Cannes Conference 1922
Cannes Conference (1922)
a conference of the supreme council of the Entente that was attended by representatives of Belgium, Great Britain, Italy, France, Japan, and Germany; members of the Reparations Commission (created in 1919 to determine the amount of reparations to be imposed on Germany and its allies and the ways of collecting the money); and an observer from the USA. The conference took place on January 6–13, in Cannes, France; it was a preparatory stage of the Genoa Conference of 1922.
On Jan. 6, 1922, the Cannes Conference unanimously adopted the resolution offered by British prime minister Lloyd George calling for the convocation of an economic and financial conference of all European states in Genoa. The Soviet government, which had repeatedly stated that it favored economic cooperation with other powers, accepted the invitation to attend the Genoa Conference as soon as it was received (it was extended by the government of Italy on January 7). The Cannes Conference prepared the way for the Genoa Conference by approving an outline agenda and a six-article statement on the “basic terms necessary for fruitful work.” The first article of “conditions” recognized that each nation has “the right to choose for itself the system it prefers.” Lenin remarked that in this article the Cannes Conference, “by recognizing the equality of the two property systems (capitalist or private property, and communist, so far accepted only in the RSFSR), is thus compelled to recognize, even if only indirectly, the collapse, the bankruptcy of the first property system and the inevitability of its coming to an agreement with the second, on terms of equality” (Poln. sobr. soch., 5th ed., vol. 45, pp. 192–93). The remaining articles envisaged guaranties for foreign capital and property in Russia and the recognition by Russia of all private debts and obligations of the former governments. It was especially indicated that the Western powers would recognize the Soviet government only upon the satisfaction of the enumerated conditions. These conditions were a hopeless attempt to force the Soviet government by diplomatic pressure to make serious concessions of principle to the capitalist countries.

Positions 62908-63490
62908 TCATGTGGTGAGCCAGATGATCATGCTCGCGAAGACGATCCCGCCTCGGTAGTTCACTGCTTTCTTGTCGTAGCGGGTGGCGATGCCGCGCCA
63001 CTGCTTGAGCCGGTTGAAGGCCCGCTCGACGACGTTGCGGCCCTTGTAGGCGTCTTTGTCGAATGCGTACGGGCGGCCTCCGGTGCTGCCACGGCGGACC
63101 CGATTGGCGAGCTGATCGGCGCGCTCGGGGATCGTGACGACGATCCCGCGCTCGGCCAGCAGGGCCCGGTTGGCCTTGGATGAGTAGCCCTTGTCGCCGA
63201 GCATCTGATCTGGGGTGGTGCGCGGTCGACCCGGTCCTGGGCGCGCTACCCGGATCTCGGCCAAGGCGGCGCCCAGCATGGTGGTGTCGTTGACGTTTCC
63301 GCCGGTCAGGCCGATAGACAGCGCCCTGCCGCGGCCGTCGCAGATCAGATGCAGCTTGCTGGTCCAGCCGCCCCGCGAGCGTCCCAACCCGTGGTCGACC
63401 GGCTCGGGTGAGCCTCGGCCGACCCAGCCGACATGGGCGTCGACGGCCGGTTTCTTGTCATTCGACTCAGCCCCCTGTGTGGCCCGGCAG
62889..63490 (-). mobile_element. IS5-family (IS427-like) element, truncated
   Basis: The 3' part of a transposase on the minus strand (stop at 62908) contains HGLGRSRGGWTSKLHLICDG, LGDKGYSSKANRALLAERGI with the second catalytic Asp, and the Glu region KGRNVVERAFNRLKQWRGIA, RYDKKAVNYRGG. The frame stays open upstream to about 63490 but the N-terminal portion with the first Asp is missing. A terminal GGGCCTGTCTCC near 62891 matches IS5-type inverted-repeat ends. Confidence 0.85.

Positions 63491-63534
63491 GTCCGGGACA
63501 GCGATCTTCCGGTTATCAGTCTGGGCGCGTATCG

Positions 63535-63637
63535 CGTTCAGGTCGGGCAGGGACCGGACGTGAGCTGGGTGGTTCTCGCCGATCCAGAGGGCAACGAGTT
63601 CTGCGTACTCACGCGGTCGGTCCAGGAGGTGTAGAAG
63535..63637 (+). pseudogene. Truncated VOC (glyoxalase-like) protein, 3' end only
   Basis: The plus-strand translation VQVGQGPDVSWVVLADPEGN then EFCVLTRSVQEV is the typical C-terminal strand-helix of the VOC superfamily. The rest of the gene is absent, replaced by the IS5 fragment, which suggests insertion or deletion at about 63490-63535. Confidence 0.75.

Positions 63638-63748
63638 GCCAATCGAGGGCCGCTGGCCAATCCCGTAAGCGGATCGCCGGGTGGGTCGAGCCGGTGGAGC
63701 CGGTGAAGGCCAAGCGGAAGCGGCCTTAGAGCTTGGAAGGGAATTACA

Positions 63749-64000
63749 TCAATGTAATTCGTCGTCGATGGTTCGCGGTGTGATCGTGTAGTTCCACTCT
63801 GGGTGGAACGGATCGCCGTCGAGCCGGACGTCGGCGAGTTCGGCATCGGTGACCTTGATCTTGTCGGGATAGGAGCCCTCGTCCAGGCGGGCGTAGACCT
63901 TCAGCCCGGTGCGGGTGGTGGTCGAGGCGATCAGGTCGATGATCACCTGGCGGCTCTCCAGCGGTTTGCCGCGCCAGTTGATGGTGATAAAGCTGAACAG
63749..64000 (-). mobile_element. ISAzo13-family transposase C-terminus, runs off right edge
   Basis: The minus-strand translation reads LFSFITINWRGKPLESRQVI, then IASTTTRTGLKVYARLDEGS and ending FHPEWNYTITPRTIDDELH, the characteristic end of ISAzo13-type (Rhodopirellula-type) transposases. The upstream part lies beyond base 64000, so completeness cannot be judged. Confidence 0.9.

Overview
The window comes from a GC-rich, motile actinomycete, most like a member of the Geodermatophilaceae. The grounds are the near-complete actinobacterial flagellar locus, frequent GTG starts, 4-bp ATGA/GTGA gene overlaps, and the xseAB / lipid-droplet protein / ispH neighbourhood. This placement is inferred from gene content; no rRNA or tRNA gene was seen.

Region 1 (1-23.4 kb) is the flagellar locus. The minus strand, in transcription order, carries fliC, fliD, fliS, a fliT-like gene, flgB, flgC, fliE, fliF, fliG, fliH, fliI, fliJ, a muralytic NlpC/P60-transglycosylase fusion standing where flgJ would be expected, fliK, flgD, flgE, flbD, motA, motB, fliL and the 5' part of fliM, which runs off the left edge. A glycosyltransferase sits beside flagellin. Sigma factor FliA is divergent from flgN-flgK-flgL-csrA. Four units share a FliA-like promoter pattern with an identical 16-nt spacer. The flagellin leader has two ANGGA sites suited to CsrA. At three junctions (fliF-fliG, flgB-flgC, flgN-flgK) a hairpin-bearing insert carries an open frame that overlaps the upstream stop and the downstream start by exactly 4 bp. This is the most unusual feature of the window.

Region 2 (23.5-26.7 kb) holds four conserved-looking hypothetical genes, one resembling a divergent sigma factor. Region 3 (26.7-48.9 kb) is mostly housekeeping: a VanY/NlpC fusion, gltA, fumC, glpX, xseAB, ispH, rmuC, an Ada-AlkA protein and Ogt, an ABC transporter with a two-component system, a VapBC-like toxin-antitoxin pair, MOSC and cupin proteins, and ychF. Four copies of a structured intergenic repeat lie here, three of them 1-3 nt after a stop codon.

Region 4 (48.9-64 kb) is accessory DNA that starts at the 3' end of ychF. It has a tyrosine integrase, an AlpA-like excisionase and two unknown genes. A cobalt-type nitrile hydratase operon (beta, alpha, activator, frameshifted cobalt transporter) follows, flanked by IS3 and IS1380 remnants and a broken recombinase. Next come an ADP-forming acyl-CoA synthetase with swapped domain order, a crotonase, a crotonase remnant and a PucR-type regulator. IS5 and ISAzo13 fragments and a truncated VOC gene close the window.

The Cannes Conference granted to Germany a delay in making upcoming reparations payments. In the course of the conference the French and the British conducted negotiations on a prospective pact that would guarantee British assistance to France in case of an attack by Germany; however, no agreement was reached.
PUBLICATIONSDokumenty vneshnei politiki SSSR [vol. 5]. Moscow, 1961.
Materialy Genuezskoi konferentsii. Moscow, 1922. Pages 3–10.
A. I. STEPANOV